Effective secondary prevention of cerebral stroke is impossible without knowledge of the causes of this disease.
A stroke is a serious (acute) problem with blood circulation in the brain. The reason may be a rupture of, not necessarily a large, vessel; this type of stroke is called hemorrhagic. Or a blood clot blocking the blood flow, stroke, respectively, ischemic.
Depending on which part of the brain was damaged, those neurological functions for which it was responsible are affected. Some lose speech, while some become paralyzed partially or completely. Some have trouble breathing, and some die altogether.
Stroke statistics are disappointing: 31% of stroke patients require special care, 20% cannot walk independently, and only 8% return to normal life after a long rehabilitation. But worst of all, stroke is difficult to predict. No wonder they called it a blow. Acute cerebral impairment develops suddenly and quickly. Often, literally from scratch, a person has just laughed, joked, and now they call an ambulance.
Risk factors. Some people are more vulnerable to developing a stroke than others. And most often, these are those who:
- Suffer from hypertension; this is the most common cause of strokes.
- Have some type of heart condition (such as heart failure or arrhythmia).
- Suffer from diabetes mellitus. Diabetes damages blood vessels, including the brain, increasing the risk of hemorrhage.
- Are overweight.
- Take certain medications. Dangerous drugs include those that alter estrogen levels. For example, birth control pills.
- Lead a sedentary lifestyle.
- Have high blood cholesterol levels.
- Suffer from sleep apnea.
- Are over 55 years old. According to statistics, every decade after 55, the risk of getting a stroke doubles.
- Have a family history of strokes, with a close relative being a victim of a stroke.
- Are male. In women, the risk of stroke is much lower.
Secondary prevention of stroke
Secondary prevention of stroke comes down primarily to lifestyle correction. Here’s what, according to experts, should be done in the first place, in addition to avoiding risk factors:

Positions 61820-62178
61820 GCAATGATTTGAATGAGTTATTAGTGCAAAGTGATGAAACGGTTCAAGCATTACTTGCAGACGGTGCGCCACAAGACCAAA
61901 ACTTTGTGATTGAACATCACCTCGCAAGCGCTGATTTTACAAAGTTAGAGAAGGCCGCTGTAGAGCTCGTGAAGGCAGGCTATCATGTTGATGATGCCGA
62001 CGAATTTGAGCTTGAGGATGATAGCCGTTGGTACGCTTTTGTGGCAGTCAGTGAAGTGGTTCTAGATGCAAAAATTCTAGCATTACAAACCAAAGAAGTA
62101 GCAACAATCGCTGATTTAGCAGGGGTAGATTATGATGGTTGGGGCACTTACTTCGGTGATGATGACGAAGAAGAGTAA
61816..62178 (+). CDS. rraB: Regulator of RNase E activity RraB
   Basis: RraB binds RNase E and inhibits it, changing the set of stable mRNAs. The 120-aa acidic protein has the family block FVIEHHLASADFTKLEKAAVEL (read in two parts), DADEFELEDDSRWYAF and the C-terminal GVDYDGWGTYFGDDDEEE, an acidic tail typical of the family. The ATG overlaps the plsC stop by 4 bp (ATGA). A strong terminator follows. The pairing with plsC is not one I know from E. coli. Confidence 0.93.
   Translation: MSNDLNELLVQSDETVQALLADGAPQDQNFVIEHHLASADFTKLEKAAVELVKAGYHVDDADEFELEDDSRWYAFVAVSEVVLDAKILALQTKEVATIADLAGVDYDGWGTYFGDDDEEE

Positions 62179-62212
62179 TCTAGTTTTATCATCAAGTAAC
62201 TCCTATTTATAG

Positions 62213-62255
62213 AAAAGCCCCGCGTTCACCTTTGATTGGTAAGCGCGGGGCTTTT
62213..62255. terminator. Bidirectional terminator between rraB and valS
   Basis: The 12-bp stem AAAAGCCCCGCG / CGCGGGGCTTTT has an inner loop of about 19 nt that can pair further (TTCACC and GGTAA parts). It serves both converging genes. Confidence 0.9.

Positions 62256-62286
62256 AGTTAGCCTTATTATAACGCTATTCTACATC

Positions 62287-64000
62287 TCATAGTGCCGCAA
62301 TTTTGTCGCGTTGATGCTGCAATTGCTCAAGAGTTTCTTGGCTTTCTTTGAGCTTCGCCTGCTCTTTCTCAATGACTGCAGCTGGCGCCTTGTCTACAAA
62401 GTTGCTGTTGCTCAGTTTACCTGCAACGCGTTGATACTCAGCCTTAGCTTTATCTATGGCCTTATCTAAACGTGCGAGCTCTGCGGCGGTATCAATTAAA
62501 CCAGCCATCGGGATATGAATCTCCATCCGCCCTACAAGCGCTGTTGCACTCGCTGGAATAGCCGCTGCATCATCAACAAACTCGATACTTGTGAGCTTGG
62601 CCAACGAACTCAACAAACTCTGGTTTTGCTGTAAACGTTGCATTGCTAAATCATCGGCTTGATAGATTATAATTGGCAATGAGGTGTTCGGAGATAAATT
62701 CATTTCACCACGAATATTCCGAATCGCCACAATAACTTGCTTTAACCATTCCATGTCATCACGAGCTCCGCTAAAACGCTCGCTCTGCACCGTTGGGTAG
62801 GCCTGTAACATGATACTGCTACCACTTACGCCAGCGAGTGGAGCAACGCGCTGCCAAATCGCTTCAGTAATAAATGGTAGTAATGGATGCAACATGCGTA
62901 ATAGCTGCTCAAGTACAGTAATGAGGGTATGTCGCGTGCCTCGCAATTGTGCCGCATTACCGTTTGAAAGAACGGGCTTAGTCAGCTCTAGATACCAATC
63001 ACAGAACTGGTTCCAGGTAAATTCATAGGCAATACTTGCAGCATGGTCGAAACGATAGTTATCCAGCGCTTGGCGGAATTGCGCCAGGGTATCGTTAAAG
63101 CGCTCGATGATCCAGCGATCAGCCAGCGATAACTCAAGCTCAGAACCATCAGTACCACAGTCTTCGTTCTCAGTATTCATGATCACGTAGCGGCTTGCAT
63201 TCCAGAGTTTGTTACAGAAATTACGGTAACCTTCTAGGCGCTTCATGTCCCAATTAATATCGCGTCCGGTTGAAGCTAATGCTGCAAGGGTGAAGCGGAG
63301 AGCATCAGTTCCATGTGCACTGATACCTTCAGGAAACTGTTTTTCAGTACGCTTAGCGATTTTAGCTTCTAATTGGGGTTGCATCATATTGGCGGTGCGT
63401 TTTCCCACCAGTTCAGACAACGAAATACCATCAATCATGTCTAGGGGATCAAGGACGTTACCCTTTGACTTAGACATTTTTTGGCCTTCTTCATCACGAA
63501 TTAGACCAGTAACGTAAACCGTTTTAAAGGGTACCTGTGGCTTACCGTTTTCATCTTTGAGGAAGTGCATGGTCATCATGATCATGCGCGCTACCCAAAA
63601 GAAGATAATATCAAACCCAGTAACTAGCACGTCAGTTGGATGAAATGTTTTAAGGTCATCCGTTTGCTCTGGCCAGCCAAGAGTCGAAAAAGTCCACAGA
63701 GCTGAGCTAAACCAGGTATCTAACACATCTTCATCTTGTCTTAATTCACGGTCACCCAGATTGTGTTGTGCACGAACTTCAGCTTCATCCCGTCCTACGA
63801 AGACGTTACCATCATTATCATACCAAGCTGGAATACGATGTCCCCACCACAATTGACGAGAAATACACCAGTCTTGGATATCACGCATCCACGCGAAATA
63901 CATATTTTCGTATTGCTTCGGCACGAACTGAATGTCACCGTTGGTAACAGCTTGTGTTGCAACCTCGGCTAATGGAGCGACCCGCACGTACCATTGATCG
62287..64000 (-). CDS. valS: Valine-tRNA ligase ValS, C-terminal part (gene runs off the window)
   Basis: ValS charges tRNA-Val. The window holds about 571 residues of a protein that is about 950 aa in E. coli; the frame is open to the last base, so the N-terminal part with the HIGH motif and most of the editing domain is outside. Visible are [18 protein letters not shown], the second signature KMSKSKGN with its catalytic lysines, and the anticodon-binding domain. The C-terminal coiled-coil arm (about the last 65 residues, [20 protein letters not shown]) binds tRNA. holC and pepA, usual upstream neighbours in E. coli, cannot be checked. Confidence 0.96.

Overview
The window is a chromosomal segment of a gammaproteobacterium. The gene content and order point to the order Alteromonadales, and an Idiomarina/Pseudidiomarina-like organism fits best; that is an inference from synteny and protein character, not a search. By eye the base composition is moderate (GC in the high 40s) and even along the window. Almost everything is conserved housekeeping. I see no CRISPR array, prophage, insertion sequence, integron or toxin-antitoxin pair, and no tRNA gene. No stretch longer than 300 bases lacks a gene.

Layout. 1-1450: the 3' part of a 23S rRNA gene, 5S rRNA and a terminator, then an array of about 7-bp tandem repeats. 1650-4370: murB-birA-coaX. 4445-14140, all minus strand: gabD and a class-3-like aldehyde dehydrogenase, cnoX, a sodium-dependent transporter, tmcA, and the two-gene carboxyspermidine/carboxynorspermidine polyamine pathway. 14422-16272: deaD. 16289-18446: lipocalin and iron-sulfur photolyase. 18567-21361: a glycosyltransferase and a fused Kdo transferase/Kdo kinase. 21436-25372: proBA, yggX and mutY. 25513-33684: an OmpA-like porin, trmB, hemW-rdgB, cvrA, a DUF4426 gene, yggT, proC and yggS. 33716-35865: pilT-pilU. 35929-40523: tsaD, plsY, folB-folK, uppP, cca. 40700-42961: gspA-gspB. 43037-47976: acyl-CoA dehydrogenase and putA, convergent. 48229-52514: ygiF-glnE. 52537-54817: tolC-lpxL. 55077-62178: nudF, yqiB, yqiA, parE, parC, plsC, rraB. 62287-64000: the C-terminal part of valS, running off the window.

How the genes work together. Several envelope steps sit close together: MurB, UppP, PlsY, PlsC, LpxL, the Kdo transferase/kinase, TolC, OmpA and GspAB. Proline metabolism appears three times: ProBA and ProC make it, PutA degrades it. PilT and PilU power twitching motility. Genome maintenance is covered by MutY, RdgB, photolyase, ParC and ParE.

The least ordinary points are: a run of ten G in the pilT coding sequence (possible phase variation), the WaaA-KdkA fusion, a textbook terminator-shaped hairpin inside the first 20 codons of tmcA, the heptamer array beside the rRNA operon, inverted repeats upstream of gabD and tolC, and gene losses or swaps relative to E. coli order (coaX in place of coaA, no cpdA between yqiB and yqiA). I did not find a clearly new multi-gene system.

- Monitor your blood pressure. People with arterial hypertension are especially frequent victims of strokes. They have cerebral hemorrhages (hemorrhagic strokes). Moreover, there are two possible scenarios for the development of events: either one of the cerebral vessels ruptures, or blood seeps through its wall into the surrounding tissues for some time. In any case, high blood pressure plays a significant role in this process. And for patients, it is crucial to keep the situation under control by the doctor to help maintain blood pressure at an optimal level.
- Control your cholesterol levels. Most strokes occur when the arteries in the brain become narrowed or completely blocked (ischemic stroke). The reason is cholesterol plaque deposited on the walls of blood vessels. It is necessary to adhere to a diet that involves limiting fat intake to minimize illness. You should know that not all fats are harmful to the body (for example, polyunsaturated omega-3 and omega-6 fatty acids are very useful).
- Control your blood sugar levels to avoid risk factors. According to statistics, the presence of diabetes mellitus increases the risk of stroke by 2.5 times. It is not surprising that diabetics often experience heart failure, excess weight, and poor vascular walls. Moreover, when carbohydrate metabolism is disturbed, the rate of water excretion from the body increases, increasing the blood density. It is necessary to monitor the diet, limit the intake of fast carbohydrates, control the glucose level in the blood, and periodically pass the appropriate tests to avoid the development of a stroke.
- Watch your weight. Being overweight brings with it several factors. These factors include an increase in blood pressure, cardiovascular diseases, and the possible development of diabetes. Losing even 4-5 extra pounds will significantly improve your chances of avoiding a stroke.
- Eat more vegetables and fruits. At least 4-5 servings (apple, cabbage salad, grilled vegetables, etc.) per day. Plant food lowers blood pressure and improves vascular elasticity; this, in turn, is an excellent secondary prevention of stroke.